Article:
The Right Side Of History. In Three Parts

The Right Side Of History. In Three Parts.


When I was a little kid my older sister took great satisfaction in pointing out, because I’m allergic to fish (among many things), that had I been born an Inuit, I’d be dead. It didn’t take much to see myself wrapped in a bearskin, half starved, my disappointed mother wailing as my father, chief of the tribe, sent me off on my own child-sized ice floe to meet my fate. I realized then that it was sheer happenstance that I was born south of the Arctic Circle in a place full of food not hell bent on killing me and, from that point on, I have never taken for granted my place in the world and my moment in history.


Three years ago I had the first of many vertigo attacks. It was terrible. For what seemed an eternity but in fact was only a few seconds, my whole spatial, corporeal, and visual relationship to the earth was as disoriented as a cubist painting. I screamed in terror. My husband was so freaked out that he was convinced I must have a brain tumour. You would think after an episode like that I would haul myself off to a doctor. But I didn’t. My fear of them was greater than the spins. For three years I tried to live without ever turning my head to the right. Then it caught up with me. It didn’t matter where my head was, everything was spinning out of control. I had to go to a doctor. What might have been a single procedure to cure me three years before now required me to do it over and over and over again. This experience, of basically leaning into what I had so assiduously avoided for all those years, so traumatized me that, for reasons I can’t even begin to explain, songs flooded into my head and have not left.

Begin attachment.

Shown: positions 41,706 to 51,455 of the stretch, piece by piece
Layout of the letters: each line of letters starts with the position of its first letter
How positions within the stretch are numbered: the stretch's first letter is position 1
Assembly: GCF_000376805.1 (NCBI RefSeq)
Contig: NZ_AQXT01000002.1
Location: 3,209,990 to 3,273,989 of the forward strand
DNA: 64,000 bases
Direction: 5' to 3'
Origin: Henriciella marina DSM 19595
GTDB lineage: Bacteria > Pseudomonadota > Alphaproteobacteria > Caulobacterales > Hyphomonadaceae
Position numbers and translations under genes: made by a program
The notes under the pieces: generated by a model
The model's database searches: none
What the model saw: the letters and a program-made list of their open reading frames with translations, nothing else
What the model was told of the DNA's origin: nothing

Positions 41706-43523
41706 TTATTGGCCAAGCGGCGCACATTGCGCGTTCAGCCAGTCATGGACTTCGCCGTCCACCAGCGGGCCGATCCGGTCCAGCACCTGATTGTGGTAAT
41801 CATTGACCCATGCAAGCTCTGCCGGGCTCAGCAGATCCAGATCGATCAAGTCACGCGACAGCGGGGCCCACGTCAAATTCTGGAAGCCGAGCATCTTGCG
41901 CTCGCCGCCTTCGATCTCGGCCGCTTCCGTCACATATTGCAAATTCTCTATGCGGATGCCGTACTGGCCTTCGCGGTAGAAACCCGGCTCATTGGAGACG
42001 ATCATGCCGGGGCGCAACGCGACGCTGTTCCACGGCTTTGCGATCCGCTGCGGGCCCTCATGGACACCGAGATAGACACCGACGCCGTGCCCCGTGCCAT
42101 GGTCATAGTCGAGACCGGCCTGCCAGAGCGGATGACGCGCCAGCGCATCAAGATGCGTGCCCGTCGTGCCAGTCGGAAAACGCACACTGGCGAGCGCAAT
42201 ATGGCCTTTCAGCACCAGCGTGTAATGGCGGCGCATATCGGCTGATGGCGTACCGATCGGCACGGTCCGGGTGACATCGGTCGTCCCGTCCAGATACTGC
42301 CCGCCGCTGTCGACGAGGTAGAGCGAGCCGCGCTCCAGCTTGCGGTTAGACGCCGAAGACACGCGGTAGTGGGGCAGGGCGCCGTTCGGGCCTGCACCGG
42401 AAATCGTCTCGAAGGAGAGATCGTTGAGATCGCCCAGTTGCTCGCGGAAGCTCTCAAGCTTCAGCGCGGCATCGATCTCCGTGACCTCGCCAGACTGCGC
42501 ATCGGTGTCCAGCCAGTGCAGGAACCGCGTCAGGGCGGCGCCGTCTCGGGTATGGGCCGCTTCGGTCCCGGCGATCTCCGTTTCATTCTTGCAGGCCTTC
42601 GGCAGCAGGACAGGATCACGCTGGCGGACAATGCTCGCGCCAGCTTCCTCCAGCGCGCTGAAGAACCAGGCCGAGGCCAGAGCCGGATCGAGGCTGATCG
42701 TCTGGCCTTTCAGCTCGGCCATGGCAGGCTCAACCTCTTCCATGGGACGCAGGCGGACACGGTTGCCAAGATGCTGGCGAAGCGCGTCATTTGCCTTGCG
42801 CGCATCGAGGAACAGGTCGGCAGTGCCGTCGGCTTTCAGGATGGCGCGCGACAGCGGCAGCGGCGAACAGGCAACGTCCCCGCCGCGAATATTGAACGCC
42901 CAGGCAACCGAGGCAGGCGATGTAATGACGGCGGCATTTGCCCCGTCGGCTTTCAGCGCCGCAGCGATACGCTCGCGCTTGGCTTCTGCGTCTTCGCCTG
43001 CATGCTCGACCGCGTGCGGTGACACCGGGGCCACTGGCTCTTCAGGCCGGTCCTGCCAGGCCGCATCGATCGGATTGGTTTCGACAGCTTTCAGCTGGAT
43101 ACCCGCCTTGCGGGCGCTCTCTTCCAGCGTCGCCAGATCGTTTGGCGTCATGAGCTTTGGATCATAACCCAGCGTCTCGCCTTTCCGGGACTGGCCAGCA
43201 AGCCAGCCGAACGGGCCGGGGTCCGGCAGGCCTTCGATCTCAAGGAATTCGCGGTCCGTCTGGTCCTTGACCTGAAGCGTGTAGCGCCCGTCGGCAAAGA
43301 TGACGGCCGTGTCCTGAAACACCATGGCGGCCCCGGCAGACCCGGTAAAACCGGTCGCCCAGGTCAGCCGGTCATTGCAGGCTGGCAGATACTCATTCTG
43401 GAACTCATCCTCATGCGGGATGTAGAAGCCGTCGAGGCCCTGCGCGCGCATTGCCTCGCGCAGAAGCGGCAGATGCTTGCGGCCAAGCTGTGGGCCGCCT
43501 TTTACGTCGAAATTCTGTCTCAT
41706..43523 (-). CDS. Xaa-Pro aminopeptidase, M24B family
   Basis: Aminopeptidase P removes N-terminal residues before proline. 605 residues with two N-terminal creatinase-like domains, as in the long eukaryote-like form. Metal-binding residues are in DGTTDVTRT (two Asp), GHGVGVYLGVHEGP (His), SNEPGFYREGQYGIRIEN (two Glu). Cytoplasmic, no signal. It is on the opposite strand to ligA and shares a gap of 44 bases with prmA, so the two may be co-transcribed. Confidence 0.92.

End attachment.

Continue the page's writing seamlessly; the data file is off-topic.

One day, after seeing me once again throw myself on the bed and scream into a pillow ( I had read somewhere that screaming can drive songs out of your head) with no immediate affect, my husband said, “Salem, 1600’s, no doubt about it, you would be lashed to a stake with flames licking at your feet.”

He then, as if he was the grand inquisitor himself, listed all my traits that would have had those good citizens thinking the devil was lurking beneath my pilgrim’s garb: Night terrors, sleep walking, a penchant for talking to myself, fear of doctors, panic attacks and songs seemingly permanently lodged in my head.

“Well then,” I said, “Isn’t it lucky that I am alive now in this age of reason and science, and all that ails me can be explained.”

“Oh really?” Charles said “How?”

“I haven’t clue.” I said. “But at least I’m not going to be tied to the stake.”


The other morning I woke from a delicious dream, you know the sort: a handsome movie star, unrelenting passion and me quite a bit thinner. Its afterglow stayed with me right up until I had to meet a girlfriend for lunch. She immediately noticed my beatific expression and wondered at its source. I told her it was a dream. She then got wistful and murmured, “I love those dreams.”

But later as we pushed aside our plates, each leaving the requisite two bites, a shadow crossed her face.

“What?” I asked.

“I heard the most awful story recently,” she said, “A girl, in one of those deeply repressive societies, she too had a dream. But she thought it meant she had broken some moral code…”

“But that’s ridiculous,” I interrupted.

“Maybe, but she blamed herself and was convinced that no decent man would want her.”

“So what happened?”

“She hung herself.”

Suddenly I felt very sad and sick to my stomach. Our lunch ended on a decidedly down note. As I walked along my Brooklyn Street crowded with restaurants, shops and bars, every one out in the autumn sunshine, I stopped into a spice store to buy, well, spices, fragrant and lovely, so I could make a North African stew for dinner because that’s the best thing about living in a huge multicultural city, there’s not a recipe, or a food stuff, or an overheard language, or a faith, or a fucking sex dream that I’m not free to experience and I bowed, not for the first time, to fate for planting me here at this time and at this place.